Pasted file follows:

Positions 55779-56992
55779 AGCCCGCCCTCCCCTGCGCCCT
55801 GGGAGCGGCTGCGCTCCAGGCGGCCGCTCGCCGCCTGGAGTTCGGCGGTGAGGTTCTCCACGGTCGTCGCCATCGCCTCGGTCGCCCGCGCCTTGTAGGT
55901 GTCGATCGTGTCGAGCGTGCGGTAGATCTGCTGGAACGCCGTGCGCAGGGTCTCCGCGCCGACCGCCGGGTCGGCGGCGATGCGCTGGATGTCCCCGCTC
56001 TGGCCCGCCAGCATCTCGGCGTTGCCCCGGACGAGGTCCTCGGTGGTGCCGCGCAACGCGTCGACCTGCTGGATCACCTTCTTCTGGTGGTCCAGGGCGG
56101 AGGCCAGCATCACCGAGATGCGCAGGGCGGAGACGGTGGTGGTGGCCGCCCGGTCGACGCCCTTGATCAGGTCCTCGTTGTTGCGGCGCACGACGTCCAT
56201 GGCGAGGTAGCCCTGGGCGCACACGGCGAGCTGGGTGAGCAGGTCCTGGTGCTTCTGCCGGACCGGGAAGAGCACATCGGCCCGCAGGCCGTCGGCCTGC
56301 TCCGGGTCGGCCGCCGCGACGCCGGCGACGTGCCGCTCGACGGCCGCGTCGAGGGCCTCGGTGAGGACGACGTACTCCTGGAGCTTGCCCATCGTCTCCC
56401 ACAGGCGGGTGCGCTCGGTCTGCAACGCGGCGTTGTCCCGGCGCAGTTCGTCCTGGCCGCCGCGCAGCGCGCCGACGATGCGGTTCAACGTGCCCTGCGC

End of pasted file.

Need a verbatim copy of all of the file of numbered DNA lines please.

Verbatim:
Positions 55779-56992
55779 AGCCCGCCCTCCCCTGCGCCCT
55801 GGGAGCGGCTGCGCTCCAGGCGGCCGCTCGCCGCCTGGAGTTCGGCGGTGAGGTTCTCCACGGTCGTCGCCATCGCCTCGGTCGCCCGCGCCTTGTAGGT
55901 GTCGATCGTGTCGAGCGTGCGGTAGATCTGCTGGAACGCCGTGCGCAGGGTCTCCGCGCCGACCGCCGGGTCGGCGGCGATGCGCTGGATGTCCCCGCTC
56001 TGGCCCGCCAGCATCTCGGCGTTGCCCCGGACGAGGTCCTCGGTGGTGCCGCGCAACGCGTCGACCTGCTGGATCACCTTCTTCTGGTGGTCCAGGGCGG
56101 AGGCCAGCATCACCGAGATGCGCAGGGCGGAGACGGTGGTGGTGGCCGCCCGGTCGACGCCCTTGATCAGGTCCTCGTTGTTGCGGCGCACGACGTCCAT
56201 GGCGAGGTAGCCCTGGGCGCACACGGCGAGCTGGGTGAGCAGGTCCTGGTGCTTCTGCCGGACCGGGAAGAGCACATCGGCCCGCAGGCCGTCGGCCTGC
56301 TCCGGGTCGGCCGCCGCGACGCCGGCGACGTGCCGCTCGACGGCCGCGTCGAGGGCCTCGGTGAGGACGACGTACTCCTGGAGCTTGCCCATCGTCTCCC
56401 ACAGGCGGGTGCGCTCGGTCTGCAACGCGGCGTTGTCCCGGCGCAGTTCGTCCTGGCCGCCGCGCAGCGCGCCGACGATGCGGTTCAACGTGCCCTGCGC